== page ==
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Systematic (IUPAC) name
CAS Number 848-21-5 N
ATC code G03AC07 (WHO)
PubChem CID 13313
ChemSpider 12749 YesY
UNII 89386PYU9O YesY
KEGG D07220 YesY
Chemical data
Formula C20H22O2
Molar mass 294.387 g/mol
 NYesY (what is this?)  (verify)

Norgestrienone (INN) (brand name Ogyline, Planor), also known as 10,11-didehydro-orethisterone,[1] as well as 17α-ethynyltrienolone (17α-ethynyltrenbolone), is a steroidal progestin that is used as a hormonal contraceptive, sometimes in combination with ethinyl estradiol.[2][3][4] It is a relatively weak progestin, and has some androgenic effects.[5] Norgestrienone was first described in the 1965.[6] Gestrinone is the ethyl derivative of norgestrienone.[7]


  1. ^ J.P. Lavery; J.S. Sanfilippo (6 December 2012). Pediatric and Adolescent Obstetrics and Gynecology. Springer Science & Business Media. pp. 236–. ISBN 978-1-4612-5064-7. 
  2. ^ J. Elks (14 November 2014). The Dictionary of Drugs: Chemical Data: Chemical Data, Structures and Bibliographies. Springer. pp. 887–. ISBN 978-1-4757-2085-3.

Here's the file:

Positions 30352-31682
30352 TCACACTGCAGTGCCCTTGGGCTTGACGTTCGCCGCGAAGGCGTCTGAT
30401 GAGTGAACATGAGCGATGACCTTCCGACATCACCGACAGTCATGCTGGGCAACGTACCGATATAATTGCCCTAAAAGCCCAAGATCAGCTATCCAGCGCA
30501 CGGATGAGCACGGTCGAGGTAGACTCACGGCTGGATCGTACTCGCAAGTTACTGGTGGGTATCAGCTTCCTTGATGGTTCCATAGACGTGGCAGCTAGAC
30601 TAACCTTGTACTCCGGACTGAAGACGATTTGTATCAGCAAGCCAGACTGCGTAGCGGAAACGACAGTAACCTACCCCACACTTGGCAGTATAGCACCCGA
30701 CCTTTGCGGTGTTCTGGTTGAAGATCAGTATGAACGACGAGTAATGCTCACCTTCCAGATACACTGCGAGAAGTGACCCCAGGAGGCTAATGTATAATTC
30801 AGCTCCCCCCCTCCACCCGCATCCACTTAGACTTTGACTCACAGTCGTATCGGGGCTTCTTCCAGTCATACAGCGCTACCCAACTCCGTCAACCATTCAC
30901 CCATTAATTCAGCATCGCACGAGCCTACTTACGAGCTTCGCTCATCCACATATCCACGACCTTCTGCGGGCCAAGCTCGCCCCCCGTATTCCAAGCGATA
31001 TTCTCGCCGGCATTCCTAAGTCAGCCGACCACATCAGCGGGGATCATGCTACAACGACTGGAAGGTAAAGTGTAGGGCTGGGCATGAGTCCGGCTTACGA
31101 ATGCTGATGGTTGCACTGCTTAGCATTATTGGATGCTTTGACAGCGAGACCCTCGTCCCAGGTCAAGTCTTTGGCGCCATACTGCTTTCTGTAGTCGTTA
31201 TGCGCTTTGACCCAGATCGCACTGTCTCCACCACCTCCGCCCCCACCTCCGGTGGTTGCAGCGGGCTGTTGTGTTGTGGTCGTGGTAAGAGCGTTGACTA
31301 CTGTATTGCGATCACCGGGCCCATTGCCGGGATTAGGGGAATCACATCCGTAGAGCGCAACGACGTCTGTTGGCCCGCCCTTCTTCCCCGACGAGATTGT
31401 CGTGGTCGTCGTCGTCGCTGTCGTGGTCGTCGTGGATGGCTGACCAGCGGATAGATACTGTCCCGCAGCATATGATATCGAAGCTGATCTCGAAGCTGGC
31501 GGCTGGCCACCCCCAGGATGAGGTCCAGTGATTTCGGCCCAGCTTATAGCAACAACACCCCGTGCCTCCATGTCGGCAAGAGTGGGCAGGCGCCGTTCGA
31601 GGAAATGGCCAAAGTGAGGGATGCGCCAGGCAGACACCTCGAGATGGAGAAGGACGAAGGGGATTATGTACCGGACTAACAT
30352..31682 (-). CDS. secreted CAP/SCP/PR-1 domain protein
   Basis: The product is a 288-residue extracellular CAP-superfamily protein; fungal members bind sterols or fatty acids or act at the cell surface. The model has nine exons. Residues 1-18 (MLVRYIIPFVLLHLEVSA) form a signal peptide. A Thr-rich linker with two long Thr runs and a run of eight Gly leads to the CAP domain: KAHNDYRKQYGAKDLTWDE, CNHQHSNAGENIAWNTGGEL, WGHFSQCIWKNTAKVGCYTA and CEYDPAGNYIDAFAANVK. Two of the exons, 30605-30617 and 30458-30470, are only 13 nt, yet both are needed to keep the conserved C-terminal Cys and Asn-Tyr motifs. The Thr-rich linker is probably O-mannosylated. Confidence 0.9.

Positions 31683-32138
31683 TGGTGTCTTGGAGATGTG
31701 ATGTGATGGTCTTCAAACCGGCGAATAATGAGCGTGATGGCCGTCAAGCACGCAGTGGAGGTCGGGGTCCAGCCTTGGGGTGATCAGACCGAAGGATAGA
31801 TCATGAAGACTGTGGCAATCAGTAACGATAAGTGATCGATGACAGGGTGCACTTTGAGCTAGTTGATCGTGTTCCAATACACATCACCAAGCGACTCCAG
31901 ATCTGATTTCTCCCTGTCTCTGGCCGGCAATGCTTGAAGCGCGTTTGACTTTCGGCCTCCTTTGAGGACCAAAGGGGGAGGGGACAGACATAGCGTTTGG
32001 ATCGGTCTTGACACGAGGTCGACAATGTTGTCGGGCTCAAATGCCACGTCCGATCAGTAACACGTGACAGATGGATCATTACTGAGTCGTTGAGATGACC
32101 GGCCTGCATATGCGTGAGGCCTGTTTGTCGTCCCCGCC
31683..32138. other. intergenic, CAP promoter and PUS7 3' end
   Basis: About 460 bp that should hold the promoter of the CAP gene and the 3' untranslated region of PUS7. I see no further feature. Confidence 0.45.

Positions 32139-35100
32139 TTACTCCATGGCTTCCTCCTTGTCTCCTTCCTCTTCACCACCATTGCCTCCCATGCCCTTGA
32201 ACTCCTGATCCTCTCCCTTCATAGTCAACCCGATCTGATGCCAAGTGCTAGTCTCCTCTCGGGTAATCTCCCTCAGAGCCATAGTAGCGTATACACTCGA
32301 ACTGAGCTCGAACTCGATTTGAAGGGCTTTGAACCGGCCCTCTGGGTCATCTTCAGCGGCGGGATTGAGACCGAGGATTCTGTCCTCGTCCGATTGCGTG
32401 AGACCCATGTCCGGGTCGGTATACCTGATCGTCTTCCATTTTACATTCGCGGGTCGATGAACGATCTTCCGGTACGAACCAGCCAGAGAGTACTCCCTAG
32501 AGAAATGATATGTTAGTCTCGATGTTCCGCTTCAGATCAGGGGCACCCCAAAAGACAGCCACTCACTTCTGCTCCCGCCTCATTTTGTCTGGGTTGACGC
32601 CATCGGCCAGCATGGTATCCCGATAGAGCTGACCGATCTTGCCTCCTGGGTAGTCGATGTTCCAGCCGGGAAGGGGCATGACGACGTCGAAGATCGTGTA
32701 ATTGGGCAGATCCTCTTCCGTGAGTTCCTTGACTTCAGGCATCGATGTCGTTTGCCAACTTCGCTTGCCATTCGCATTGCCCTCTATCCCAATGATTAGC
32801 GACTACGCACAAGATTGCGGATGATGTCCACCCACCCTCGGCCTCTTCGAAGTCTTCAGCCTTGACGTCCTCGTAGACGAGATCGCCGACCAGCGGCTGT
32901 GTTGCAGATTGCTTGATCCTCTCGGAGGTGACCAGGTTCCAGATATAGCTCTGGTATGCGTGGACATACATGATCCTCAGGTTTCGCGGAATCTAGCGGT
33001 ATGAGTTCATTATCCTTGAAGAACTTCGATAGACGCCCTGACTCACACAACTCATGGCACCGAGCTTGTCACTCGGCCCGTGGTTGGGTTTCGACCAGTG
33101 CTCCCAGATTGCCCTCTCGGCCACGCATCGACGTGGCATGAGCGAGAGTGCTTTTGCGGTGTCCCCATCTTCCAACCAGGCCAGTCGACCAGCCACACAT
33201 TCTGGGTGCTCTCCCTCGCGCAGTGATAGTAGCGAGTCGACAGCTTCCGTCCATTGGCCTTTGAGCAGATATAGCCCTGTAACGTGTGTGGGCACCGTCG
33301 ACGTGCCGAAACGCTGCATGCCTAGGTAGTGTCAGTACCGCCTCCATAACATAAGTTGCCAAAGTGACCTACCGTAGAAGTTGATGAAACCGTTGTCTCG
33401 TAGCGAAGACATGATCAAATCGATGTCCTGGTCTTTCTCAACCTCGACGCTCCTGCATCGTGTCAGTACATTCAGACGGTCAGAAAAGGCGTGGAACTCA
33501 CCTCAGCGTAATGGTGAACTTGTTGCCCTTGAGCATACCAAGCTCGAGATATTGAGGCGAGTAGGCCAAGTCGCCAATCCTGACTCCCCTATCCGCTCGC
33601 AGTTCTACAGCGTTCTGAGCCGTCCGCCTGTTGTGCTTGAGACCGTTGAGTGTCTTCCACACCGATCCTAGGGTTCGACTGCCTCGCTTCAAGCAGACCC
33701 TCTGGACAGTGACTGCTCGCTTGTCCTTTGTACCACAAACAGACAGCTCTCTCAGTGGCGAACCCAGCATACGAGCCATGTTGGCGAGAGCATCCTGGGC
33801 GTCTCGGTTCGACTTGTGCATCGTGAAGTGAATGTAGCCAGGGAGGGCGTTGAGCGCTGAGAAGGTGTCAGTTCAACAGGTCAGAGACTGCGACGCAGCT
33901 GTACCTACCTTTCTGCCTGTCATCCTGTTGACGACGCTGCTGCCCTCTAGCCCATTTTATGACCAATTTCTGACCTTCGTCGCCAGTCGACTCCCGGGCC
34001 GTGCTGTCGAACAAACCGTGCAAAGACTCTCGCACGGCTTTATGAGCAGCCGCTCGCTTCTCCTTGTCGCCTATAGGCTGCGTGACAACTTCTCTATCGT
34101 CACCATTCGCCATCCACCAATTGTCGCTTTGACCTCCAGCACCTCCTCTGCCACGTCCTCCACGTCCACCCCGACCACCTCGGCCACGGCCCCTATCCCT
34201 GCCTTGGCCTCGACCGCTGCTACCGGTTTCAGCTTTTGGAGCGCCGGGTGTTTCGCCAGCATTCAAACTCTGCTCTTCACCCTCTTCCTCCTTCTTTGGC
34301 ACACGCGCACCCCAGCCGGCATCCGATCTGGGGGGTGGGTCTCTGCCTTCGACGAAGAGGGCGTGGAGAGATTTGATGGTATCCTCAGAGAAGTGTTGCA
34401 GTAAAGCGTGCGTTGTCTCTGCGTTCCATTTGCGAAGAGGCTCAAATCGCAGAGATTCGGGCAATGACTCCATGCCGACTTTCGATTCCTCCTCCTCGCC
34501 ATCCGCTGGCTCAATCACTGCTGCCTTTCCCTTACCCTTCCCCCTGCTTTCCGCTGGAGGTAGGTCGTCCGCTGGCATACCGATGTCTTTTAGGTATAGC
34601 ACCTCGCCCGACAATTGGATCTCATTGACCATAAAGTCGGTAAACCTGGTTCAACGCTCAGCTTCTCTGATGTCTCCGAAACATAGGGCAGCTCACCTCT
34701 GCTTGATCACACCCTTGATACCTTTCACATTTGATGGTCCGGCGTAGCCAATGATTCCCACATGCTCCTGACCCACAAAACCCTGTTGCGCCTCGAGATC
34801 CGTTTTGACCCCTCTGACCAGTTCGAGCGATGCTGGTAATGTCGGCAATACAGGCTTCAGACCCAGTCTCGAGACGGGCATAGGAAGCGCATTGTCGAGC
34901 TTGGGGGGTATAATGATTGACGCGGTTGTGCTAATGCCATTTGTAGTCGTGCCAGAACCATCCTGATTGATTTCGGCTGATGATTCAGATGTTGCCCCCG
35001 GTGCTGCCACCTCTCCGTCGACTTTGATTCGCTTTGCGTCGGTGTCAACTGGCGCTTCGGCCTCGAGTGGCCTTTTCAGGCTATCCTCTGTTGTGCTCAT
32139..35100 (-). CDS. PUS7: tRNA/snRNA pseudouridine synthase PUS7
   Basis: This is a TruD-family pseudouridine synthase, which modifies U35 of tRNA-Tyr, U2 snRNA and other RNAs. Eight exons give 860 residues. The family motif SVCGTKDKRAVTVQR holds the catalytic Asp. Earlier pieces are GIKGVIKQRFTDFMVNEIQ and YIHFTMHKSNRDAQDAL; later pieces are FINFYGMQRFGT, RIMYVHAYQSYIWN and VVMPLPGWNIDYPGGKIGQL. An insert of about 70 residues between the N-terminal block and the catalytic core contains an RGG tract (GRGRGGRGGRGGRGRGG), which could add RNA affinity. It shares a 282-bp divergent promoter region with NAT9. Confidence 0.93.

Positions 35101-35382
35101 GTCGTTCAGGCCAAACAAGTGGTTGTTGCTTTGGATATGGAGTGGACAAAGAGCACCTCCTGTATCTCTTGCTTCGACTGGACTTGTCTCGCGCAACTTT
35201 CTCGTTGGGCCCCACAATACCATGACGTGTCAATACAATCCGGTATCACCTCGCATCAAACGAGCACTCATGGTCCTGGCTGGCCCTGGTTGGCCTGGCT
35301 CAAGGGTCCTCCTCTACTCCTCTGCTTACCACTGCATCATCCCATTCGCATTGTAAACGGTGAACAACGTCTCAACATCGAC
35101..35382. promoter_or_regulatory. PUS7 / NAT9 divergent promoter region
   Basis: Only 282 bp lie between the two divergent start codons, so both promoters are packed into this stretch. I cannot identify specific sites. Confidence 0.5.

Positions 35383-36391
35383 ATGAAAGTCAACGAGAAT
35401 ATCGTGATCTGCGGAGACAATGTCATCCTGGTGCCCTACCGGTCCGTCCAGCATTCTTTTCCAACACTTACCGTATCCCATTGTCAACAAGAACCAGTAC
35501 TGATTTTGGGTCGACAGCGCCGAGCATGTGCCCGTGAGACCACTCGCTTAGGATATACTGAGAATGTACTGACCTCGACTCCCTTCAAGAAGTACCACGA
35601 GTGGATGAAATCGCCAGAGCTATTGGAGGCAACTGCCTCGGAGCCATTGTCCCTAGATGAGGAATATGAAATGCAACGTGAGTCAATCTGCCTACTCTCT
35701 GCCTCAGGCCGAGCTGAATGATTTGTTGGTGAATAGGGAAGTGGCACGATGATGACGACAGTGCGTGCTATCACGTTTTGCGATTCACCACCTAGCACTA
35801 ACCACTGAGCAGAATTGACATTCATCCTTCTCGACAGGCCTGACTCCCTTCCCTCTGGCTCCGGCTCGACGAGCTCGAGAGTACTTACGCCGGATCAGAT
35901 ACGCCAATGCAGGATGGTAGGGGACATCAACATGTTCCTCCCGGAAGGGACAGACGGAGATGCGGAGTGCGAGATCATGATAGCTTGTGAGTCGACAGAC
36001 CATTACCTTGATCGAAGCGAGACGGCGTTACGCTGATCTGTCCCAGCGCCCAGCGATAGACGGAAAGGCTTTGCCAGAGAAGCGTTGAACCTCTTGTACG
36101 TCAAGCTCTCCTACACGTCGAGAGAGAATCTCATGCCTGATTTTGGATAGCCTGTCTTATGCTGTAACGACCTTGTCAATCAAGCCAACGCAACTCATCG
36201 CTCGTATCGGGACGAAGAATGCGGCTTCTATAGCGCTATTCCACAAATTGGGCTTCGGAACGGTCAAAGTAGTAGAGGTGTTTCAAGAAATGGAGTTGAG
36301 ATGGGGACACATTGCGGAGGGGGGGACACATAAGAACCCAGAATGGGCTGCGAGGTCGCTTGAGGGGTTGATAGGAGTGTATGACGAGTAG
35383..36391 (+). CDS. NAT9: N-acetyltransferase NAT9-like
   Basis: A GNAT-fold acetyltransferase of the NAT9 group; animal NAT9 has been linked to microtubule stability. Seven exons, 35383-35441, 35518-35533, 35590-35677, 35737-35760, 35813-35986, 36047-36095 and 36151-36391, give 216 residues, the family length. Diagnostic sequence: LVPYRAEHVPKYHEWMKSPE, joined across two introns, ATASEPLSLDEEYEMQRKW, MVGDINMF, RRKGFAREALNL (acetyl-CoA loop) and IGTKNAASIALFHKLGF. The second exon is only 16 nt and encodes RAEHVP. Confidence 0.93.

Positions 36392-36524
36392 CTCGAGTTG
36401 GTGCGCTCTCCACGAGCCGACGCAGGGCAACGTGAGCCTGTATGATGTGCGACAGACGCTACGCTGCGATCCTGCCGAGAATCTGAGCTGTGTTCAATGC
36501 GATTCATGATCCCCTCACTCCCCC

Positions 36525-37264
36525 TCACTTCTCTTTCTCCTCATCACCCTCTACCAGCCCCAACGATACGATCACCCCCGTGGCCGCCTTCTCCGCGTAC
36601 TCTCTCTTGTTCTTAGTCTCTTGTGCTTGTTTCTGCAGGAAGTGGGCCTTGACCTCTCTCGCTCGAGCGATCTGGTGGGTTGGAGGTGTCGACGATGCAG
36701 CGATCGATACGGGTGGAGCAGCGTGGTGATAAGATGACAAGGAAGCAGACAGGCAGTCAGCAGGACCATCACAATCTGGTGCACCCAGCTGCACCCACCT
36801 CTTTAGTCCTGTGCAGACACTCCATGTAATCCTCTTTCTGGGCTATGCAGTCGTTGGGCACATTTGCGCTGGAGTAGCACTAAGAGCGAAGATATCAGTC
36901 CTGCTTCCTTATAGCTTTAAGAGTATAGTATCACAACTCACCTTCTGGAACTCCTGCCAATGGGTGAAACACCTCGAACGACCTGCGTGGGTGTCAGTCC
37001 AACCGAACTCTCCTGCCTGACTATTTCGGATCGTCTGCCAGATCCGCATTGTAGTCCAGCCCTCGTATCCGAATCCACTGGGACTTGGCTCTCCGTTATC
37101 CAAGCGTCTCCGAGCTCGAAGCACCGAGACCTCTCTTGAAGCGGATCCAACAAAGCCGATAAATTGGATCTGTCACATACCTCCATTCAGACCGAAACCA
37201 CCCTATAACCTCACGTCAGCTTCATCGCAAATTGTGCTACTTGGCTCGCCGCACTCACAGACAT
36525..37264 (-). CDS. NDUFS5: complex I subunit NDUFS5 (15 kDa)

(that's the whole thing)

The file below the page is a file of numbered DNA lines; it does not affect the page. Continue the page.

3. ^ I.K. Morton; Judith M. Hall (6 December 2012). Concise Dictionary of Pharmacological Agents: Properties and Synonyms. Springer Science & Business Media. pp. 202–. ISBN 978-94-011-4439-1. 
  4. ^ Diaz, S.; Pavez, M.; Quinteros, E.; Diaz, J.; Robertson, D. N.; Croxatto, H. B. (1978). "Clinical trial with subdermal implants containing norgestrienone". Contraception. 18 (4): 429–440. doi:10.1016/0010-7824(78)90027-6. PMID 720075. 
  5. ^ Julius Axelrod (1 January 1982). Biochemical Actions of Hormones. Academic Press. ISBN 978-0-12-452809-3. 
  6. ^ Christian Lauritzen; John W. W. Studd (22 June 2005). Current Management of the Menopause. CRC Press. pp. 45–. ISBN 978-0-203-48612-2. 
  7. ^ Victor Gomel; Andrew Brill (27 September 2010). Reconstructive and Reproductive Surgery in Gynecology. CRC Press. pp. 90–. ISBN 978-1-84184-757-3.